George Walton Jr. - A Flash in Florida’s History
George Walton Jr. (1789-1863), twice acting Governor and Secretary of State for Territory of Florida, was a bright flame in Florida’s history hidden by time and oversight and brilliant flashes from his daughter, Madame Octavia Walton Le Vert, and his father, Declaration of Independence signer and governor of Georgia, George Walton. His mother, Dorothy Camber Walton, was buried in Pensacola’s St. Michael’s Cemetery in 1832. They were of British heritage. His wife, Sarah, was also politically connected. Now, nearly 150 years after George Walton, Jr.’s death at Petersburg, Virginia, and buried in a lost grave, glimpses into his dashing life are resurrected by local Walton County, Florida native and historian Brenda Rees. In 2006, no one in Walton County knew what he looked like or heard of Octavia!
George Walton Jr.’s wife, Sarah Minge Walker Walton, his mother, and father, were keystones to his success. Sarah’s influential Georgia family of U.S. senators, politicians, and judges, along with the added legacy of his father, helped gain his secretary appointment to Florida’s new territory from President Monroe. When he left, Governor Andrew Jackson also appointed George Walton Jr. acting governor, as did Duval when he left for a short time.
Princeton educated Walton’s highlights include the story that Tallahassee was named by Octavia. Walton’s acts are noted in U.S. congressional documents and linked to names like President James Monroe and John Quincy Adams. While in Pensacola, Octavia,who spoke five languages, translated many of her father’s official letters including Neamathla’s.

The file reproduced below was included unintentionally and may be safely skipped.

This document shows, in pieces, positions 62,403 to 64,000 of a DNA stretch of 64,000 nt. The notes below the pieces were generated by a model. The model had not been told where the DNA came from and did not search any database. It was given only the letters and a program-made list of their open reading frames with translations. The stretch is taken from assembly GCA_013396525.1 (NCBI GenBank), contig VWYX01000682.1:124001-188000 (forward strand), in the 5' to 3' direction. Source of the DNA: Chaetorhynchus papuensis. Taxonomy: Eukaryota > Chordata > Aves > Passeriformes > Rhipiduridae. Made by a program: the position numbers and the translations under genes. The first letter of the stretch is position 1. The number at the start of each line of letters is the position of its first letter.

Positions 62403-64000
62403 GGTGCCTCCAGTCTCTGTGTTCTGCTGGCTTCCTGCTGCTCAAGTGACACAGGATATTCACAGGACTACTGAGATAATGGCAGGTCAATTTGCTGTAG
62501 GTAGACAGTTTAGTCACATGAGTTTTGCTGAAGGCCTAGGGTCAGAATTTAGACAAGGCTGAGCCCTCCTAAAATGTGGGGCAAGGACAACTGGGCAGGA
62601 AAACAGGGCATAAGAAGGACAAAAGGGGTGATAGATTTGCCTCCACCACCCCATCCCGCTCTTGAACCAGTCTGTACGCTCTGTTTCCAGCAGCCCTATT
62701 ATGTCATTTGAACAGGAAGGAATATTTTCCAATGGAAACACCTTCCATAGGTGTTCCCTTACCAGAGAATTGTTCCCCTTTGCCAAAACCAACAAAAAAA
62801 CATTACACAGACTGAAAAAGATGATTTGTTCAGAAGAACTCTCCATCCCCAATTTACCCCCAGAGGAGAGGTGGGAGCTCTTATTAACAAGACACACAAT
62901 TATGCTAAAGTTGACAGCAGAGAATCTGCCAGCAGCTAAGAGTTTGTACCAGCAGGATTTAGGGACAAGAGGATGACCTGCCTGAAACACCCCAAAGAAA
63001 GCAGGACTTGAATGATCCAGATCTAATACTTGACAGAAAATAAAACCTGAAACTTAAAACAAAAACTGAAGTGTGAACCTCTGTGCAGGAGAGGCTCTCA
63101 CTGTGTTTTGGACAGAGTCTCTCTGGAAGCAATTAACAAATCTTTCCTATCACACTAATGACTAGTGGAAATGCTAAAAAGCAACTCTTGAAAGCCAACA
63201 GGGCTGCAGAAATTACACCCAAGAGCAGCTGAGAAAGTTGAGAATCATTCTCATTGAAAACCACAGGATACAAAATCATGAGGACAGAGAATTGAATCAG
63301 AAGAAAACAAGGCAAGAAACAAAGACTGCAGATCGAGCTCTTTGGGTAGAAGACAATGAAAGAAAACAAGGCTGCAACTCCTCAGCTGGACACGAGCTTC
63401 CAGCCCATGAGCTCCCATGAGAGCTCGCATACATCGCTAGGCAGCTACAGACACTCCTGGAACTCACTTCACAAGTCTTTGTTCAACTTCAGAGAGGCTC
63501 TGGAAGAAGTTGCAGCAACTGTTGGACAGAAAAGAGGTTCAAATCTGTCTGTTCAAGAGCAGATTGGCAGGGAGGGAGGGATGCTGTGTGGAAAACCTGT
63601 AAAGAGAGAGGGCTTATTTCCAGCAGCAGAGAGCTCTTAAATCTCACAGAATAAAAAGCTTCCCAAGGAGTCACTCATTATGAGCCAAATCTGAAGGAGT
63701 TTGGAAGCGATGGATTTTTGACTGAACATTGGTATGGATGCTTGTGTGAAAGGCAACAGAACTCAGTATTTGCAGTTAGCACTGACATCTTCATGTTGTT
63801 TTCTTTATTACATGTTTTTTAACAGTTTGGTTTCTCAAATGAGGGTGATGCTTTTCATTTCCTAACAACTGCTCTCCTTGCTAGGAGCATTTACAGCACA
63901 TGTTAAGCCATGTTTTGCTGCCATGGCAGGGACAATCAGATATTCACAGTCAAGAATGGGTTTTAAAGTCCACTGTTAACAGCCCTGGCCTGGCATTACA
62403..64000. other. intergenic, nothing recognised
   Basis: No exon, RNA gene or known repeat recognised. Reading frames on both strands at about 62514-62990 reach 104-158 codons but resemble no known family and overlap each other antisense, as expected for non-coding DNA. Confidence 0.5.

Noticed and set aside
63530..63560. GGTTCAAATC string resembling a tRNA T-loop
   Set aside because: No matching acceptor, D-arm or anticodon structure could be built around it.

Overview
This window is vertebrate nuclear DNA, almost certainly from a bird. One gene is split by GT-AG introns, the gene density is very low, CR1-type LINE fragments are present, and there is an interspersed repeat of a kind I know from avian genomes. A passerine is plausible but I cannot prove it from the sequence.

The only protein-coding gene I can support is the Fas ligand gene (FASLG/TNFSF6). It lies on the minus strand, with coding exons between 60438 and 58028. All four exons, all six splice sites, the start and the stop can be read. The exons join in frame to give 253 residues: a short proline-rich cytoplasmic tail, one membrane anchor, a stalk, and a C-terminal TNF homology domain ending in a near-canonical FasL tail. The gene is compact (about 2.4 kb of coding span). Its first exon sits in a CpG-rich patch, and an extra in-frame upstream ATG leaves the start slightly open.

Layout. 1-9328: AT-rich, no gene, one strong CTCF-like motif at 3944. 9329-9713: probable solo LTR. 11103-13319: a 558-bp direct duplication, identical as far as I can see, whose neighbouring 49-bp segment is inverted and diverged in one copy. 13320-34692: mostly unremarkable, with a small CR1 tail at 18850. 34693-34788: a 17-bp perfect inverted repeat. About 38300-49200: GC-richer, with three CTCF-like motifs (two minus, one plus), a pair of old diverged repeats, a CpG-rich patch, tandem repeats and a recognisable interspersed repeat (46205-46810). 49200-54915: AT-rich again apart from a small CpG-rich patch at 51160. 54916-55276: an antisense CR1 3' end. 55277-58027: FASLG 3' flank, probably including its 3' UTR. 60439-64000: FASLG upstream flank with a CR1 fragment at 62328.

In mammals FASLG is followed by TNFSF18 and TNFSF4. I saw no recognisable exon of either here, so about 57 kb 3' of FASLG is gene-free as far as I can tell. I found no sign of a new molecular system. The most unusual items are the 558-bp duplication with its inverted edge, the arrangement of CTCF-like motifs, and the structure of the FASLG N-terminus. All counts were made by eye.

Other traces of his flamboyant lifestyle, playing pool with the Spanish, are noted in Leora Sutton’s The Walton House. Lee’s friend and Brenda’s great uncle, T.T. Wentworth Jr. of Pensacola, owned house and later deeded to Pensacola for $1. Walton and/or his family lived in Pensacola from 1821 until 1835. Walton moved to Mobile and was mayor 1837-1839. Tax and slave sale transactions are recorded there. Walton County, Florida, founded December 29, 1824, is named for him. Portrait painted by William E. West in 1820 now in Historic Mobile Preservation Society’s Oakleigh Museum. Discovery and Photograph by Brenda Anderson Rees –end- Photo of Brenda with picture framed for gift to Walton County Heritage Museum. Signature of George Walton, Jr. also discovered by Brenda Rees in Mobile archives.
By: Brenda Anderson Rees
September 29, 2006 : update 2015
Walton County Florida's namesake
George Walton, Sr signed the United States Declaration of Independence as a representative of Georgia